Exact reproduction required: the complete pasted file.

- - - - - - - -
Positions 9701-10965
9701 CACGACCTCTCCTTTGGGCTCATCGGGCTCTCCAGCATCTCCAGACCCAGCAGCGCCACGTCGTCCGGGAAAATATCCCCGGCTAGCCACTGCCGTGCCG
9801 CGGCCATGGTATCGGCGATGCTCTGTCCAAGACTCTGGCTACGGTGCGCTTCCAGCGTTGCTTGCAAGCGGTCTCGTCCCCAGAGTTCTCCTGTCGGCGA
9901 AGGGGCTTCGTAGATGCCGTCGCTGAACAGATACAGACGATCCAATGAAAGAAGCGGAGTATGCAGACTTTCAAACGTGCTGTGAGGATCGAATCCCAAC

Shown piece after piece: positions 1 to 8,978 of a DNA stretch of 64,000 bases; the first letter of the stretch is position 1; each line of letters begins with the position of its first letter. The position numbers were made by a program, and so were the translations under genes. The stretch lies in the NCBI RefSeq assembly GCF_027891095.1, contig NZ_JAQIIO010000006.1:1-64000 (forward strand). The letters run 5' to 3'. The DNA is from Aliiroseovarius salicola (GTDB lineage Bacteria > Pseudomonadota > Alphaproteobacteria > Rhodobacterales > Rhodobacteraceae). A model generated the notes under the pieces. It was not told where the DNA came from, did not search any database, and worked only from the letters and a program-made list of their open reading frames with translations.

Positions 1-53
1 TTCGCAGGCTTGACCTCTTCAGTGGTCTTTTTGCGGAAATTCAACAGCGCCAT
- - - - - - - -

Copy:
Positions 9701-10965
9701 CACGACCTCTCCTTTGGGCTCATCGGGCTCTCCAGCATCTCCAGACCCAGCAGCGCCACGTCGTCCGGGAAAATATCCCCGGCTAGCCACTGCCGTGCCG
9801 CGGCCATGGTATCGGCGATGCTCTGTCCAAGACTCTGGCTACGGTGCGCTTCCAGCGTTGCTTGCAAGCGGTCTCGTCCCCAGAGTTCTCCTGTCGGCGA
9901 AGGGGCTTCGTAGATGCCGTCGCTGAACAGATACAGACGATCCAATGAAAGAAGCGGAGTATGCAGACTTTCAAACGTGCTGTGAGGATCGAATCCCAAC

Shown piece after piece: positions 1 to 8,978 of a DNA stretch of 64,000 bases; the first letter of the stretch is position 1; each line of letters begins with the position of its first letter. The position numbers were made by a program, and so were the translations under genes. The stretch lies in the NCBI RefSeq assembly GCF_027891095.1, contig NZ_JAQIIO010000006.1:1-64000 (forward strand). The letters run 5' to 3'. The DNA is from Aliiroseovarius salicola (GTDB lineage Bacteria > Pseudomonadota > Alphaproteobacteria > Rhodobacterales > Rhodobacteraceae). A model generated the notes under the pieces. It was not told where the DNA came from, did not search any database, and worked only from the letters and a program-made list of their open reading frames with translations.

Positions 1-53
1 TTCGCAGGCTTGACCTCTTCAGTGGTCTTTTTGCGGAAATTCAACAGCGCCAT